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Intelligence provided to U.N. nuclear officials shows that Iran’s government has mastered the critical steps needed to build a nuclear weapon, receiving assistance from foreign scientists to overcome key technical hurdles, according to Western diplomats and nuclear experts briefed on the findings.
Documents and other records provide new details on the role played by a former Soviet weapons scientist who allegedly tutored Iranians over several years on building high-precision detonators of the kind used to trigger a nuclear chain reaction, the officials and experts said. Crucial technology linked to experts in Pakistan and North Korea also helped propel Iran to the threshold of nuclear capability, they added.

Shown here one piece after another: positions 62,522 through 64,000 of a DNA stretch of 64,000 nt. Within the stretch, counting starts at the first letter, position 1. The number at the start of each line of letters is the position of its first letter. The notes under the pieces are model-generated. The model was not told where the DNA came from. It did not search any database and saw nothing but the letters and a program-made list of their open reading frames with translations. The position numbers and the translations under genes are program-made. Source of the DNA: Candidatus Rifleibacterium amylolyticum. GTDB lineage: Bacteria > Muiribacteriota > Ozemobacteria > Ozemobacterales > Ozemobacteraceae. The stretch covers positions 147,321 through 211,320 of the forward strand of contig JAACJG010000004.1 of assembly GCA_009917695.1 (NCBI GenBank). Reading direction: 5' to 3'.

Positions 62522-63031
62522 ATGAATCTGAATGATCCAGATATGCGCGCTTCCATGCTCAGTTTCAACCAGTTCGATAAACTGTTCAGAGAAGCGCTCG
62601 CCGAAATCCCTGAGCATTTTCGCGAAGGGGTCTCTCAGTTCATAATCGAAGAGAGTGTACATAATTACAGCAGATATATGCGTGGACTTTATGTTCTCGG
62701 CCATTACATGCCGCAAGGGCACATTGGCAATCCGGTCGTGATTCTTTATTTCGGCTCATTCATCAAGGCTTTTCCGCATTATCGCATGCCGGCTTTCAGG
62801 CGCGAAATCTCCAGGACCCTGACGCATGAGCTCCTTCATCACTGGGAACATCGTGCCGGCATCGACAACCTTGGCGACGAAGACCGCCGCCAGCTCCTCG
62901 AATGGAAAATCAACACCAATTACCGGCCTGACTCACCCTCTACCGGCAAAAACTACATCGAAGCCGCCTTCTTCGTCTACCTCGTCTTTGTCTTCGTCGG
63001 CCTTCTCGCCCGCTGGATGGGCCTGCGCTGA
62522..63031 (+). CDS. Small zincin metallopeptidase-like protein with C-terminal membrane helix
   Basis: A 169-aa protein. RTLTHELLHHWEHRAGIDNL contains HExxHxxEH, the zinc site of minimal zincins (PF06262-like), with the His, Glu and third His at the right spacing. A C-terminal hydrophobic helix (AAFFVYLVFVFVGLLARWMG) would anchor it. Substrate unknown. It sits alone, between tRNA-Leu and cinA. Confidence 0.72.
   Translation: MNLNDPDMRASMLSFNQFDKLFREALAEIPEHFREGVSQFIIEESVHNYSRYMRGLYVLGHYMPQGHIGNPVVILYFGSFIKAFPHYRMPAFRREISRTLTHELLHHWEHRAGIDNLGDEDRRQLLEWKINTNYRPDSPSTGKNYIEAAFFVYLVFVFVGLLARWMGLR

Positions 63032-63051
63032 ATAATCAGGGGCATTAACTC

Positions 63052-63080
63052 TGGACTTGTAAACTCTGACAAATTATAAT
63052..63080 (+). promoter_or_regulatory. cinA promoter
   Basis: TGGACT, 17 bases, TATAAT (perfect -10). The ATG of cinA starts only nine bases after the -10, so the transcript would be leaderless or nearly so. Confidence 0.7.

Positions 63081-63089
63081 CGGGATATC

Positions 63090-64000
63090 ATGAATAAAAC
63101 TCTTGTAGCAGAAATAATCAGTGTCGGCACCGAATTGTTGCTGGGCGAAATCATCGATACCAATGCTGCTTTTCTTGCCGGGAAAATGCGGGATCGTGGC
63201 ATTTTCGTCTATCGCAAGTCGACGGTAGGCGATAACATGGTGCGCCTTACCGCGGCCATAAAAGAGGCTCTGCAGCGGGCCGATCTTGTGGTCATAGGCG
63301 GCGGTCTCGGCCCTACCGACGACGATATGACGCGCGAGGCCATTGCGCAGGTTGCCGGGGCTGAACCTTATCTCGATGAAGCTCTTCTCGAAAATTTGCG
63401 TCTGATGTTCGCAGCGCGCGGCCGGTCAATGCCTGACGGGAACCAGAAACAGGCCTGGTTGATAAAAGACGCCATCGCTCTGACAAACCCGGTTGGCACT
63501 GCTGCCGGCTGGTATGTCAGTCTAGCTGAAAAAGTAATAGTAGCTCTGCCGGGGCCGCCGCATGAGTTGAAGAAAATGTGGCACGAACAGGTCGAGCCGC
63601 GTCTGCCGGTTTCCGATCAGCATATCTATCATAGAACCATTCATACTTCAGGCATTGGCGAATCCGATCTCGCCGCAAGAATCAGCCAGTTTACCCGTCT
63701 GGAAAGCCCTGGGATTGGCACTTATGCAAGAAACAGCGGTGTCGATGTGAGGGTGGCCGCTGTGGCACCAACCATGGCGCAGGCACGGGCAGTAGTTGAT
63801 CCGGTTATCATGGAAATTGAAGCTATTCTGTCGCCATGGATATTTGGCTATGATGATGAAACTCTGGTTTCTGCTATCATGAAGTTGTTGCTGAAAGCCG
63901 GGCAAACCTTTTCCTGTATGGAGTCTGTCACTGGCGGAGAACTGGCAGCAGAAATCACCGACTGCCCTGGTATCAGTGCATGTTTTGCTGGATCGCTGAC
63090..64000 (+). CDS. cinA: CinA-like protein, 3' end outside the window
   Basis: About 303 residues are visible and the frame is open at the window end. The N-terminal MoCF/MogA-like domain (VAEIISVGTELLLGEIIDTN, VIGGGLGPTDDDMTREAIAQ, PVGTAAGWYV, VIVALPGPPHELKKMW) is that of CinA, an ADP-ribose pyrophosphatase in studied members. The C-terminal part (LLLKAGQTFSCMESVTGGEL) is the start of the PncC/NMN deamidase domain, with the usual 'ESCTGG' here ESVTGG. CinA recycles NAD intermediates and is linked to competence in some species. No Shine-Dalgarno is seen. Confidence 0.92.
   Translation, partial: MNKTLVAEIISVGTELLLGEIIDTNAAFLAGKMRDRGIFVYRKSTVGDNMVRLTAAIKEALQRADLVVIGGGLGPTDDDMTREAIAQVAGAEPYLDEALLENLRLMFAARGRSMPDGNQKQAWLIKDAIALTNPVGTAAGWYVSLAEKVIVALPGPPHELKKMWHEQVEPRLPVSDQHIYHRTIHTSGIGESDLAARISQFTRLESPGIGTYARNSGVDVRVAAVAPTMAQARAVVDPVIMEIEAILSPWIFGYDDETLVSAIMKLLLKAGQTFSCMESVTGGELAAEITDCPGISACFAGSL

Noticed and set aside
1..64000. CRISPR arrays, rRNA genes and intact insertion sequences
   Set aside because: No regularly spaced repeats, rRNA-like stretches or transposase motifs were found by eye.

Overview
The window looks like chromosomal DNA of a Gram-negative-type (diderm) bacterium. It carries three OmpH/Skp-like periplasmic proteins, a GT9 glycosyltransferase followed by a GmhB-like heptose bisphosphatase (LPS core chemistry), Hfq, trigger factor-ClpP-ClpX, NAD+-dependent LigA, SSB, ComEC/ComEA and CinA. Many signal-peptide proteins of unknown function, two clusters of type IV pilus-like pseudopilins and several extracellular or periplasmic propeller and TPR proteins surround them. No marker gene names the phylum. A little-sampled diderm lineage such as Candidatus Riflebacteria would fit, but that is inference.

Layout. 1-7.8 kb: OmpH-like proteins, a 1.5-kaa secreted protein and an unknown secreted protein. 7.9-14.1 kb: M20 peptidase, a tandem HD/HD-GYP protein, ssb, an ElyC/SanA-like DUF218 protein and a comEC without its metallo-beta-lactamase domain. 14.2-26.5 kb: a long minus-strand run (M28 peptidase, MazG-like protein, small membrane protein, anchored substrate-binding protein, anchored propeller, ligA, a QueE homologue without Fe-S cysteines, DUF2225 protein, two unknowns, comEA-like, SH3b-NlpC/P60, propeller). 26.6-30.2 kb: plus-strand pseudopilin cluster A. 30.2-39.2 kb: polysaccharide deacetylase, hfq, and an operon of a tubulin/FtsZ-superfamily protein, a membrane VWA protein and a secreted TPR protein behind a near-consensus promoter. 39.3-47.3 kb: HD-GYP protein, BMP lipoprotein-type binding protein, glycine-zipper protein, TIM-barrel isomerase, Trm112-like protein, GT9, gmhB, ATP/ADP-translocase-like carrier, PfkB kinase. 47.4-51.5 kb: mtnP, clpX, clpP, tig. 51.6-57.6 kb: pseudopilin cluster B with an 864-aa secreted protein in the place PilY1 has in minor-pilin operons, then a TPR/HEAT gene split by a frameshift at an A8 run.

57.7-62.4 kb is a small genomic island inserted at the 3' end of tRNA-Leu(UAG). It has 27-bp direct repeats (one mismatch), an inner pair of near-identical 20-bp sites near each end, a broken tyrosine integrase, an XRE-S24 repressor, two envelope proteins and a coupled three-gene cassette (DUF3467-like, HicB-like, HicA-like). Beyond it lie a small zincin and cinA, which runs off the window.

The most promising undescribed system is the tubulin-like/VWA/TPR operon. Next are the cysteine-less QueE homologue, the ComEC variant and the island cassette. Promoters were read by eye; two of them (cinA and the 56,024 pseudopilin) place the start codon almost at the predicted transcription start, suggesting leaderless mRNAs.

Iranian scientists worked concurrently across multiple disciplines to obtain key skills needed to make and test a nuclear weapon that could fit inside the country’s long-range missiles, said David Albright, a former U.N. weapons inspector who has reviewed the intelligence files.
There is no evidence that Russian government officials knew of Danilenko’s activities in Iran. E-mails requesting comment from Russian officials in Washington and Moscow were not returned. Efforts to reach Danilenko through his former company were not successful.
The United States then launched an "Atoms for Peace" program that supplied equipment and information to schools, hospitals, and research institutions within the U.S. and throughout the world. The first nuclear reactors in Iran and Pakistan were built under the program by American Machine and Foundry.